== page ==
Letters – Issue 15

Letters, September 1994 

Not in judgment

As an historian I welcome criticism, but I am obliged to answer to charges of bias and error. Dr Peter Tremewan (NZ Books, August) accuses me of writing Te Wai Pounamu the Greenstone Island with a pro‑Ngai Tahu, anti-Crown bias. However, my theme is colonialism and its effects on Southern Maoris, not “the Crown’s case” or the Ngai Tahu claim. I show Ngai Tahu chiefs pursuing personal interests and family jealousies and Europeans treating Maoris as inferiors and Crown officials cheating. I recount the ideas and beliefs which motivated these people. I do not sit in judgment on them. I leave that to the reader.

Dr Tremewan rubbishes my use of Horomaka as a Maori name for Banks Peninsula, and cites a JPS article of 1946 by McEwen as proof that Horomaka is “a little island off Banks Peninsula, not the Peninsula itself”. Actually Horomaka Island is near the head of Port Levy, not “off Banks Peninsula”. But the name was used for Banks Peninsula as well, long before McEwen’s article was published. The great Ngai Tahu authority Teone Taare Tikao, born in 1850 and a lifelong Banks Peninsula resident, himself called the Peninsula Horomaka. His descendants confirm this. Dr Tremewan says my map No 17 “omits many Maori settlements”, but the map key shows it is not about “Maori settlements”.

Dr Tremewan says I am “very hostile” to missionaries “like” Stack and Wohlers. My book gives the first published account of the Wesleyan missionary James Watkin drawn unexpurgated from his journal and shows him in a good light despite his bigotry. Stack, an Anglican and former vicar of Fendalton, has of course always had admirers in Canterbury. But I show that he wanted the beleaguered Maori communities of Canterbury dispersed and that he spied on Ngai Tahu as a paid Government informer. Wohlers, like all Lutherans, despised the “savage” way of life as evidence of the fall from divine grace foretold by St Paul in Romans 11, 22. He described the unconverted Maoris as “wild, stinking, heathen cannibals”. He conceded nothing to the Maori way of life by recording their religious beliefs, for he dismissed them as “myths”, a prejudice which Dr Tremewan re-echoes.

Dr Tremewan suggests I should explain why the Kaiapoi runanga thanked Governor Browne for “a fair payment” for their lands, The Crown had paid them £500 for nearly a million acres of prime North Canterbury pastoral land, much of which the Government had already sold at 10 shillings an acre. Even Stack said the payment was “ridiculously small”. The later Kaiapoi petition of 1874 described such payments as “The crumbs which fell from the white man’s table”. The “thanks” were probably sarcastic.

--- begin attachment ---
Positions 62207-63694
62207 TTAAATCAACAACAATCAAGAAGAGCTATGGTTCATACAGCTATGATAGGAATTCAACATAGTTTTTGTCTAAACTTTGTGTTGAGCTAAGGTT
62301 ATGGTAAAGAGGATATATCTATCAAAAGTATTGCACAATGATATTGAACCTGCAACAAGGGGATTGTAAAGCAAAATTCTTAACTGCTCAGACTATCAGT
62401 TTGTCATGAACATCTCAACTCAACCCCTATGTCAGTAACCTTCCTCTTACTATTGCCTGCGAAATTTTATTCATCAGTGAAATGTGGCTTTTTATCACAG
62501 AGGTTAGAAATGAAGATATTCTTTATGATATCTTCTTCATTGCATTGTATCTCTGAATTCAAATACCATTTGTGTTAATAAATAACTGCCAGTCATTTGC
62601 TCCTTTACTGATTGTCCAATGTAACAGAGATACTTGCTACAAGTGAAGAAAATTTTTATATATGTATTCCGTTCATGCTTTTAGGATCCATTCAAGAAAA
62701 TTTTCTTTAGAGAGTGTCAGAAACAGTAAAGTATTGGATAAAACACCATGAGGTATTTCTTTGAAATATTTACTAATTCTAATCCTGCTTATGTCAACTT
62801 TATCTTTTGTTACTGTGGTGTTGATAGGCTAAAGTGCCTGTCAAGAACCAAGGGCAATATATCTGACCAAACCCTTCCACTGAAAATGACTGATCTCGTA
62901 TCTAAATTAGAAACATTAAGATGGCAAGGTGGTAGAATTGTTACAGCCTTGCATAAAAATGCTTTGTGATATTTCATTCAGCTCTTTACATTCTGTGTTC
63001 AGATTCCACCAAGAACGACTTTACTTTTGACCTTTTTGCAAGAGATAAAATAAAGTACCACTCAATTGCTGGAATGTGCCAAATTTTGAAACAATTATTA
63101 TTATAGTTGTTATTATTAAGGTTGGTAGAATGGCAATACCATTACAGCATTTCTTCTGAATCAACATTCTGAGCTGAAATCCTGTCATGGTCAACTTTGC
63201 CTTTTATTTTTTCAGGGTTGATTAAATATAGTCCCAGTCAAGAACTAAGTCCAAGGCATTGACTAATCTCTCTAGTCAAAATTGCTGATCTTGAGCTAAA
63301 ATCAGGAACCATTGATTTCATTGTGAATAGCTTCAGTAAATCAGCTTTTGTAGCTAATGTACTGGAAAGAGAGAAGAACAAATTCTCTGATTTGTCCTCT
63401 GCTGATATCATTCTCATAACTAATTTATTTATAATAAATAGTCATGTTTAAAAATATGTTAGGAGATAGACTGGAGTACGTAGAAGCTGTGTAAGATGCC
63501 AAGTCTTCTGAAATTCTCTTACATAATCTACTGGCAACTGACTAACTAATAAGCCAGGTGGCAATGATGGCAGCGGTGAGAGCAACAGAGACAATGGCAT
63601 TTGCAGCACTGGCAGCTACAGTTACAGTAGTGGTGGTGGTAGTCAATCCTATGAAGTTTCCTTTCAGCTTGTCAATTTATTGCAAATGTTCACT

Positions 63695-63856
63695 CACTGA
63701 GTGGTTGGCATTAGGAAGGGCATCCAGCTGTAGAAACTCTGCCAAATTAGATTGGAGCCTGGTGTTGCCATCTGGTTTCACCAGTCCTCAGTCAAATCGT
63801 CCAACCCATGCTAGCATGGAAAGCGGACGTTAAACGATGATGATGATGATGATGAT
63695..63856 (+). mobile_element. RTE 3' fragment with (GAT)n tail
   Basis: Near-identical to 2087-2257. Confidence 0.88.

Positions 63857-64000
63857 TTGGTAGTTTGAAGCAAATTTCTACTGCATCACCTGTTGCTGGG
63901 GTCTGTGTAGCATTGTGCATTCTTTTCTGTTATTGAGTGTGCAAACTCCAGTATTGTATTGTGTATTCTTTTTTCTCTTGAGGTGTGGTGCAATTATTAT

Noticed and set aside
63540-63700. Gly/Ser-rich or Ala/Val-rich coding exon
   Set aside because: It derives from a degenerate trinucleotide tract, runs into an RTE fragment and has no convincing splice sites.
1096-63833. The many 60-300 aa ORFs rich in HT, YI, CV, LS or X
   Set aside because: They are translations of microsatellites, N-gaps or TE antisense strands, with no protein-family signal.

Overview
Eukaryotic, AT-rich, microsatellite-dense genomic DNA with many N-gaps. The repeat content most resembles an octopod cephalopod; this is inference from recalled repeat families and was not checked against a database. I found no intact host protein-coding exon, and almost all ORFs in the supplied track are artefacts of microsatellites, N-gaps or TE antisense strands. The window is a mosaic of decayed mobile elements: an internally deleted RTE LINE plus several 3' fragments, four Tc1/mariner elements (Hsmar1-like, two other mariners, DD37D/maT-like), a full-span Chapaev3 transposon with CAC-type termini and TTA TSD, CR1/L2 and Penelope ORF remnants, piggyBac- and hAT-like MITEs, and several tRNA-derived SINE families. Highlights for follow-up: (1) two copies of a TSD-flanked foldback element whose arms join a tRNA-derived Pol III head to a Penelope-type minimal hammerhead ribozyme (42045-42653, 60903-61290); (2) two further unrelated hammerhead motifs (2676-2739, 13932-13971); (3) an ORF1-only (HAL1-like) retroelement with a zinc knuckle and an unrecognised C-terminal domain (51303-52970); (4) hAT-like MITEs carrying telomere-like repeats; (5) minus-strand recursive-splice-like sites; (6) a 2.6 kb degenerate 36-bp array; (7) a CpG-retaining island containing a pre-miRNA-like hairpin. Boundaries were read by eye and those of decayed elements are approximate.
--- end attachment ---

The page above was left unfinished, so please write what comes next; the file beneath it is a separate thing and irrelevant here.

Harry C Evison


Tomorrow’s fish

In NZ Books (Issue 14) Nicholas Reid, in reviewing Lloyd Geering’s Tomorrow’s God suggests that Geering is “no devotee of the gaia-cult”. (Please, a capital G for Gaia!) On two occasions at the finish of Lloyd Geering’s public seminars I have asked that precise question “Can you envisage the new god(dess) as Gaia?” On both occasions Geering answered in the affirmative. Also, Geering was the principal speaker at the Greens’ annual conference in Wellington this year. I am not quite sure of the details of the parable of the fishes, but Nicholas Reid seems to be dragging in dead fish to serve up as tomorrow’s fish … the topic was Tomorrow’s God.

A Dudley Kelly


Fileable format

Might I put forward once more a plea for the reconsideration of the format of New Zealand Books. Like the New York Review of Books and its London counterpart, it is virtually impossible to file satisfactorily and therefore exceedingly difficult to use as a reference source. The original idea was indeed modelled on the above journals for economy’s sake, but as newsprint was never employed this rationale lost its purpose. A five‑year index for publication in 1996 would help to make the contents more visible but only a change of design will really work. Librarians (and readers) would welcome a more manageable journal.

J M Thomson

[New Zealand Books is printed on the cheapest paper available for the printing process used, which is the cheapest for the length of print run. The design has been simplified to minimise layout costs. A redesign ‑ to A4? ‑ would be prohibitively expensive ‑ Editor.]

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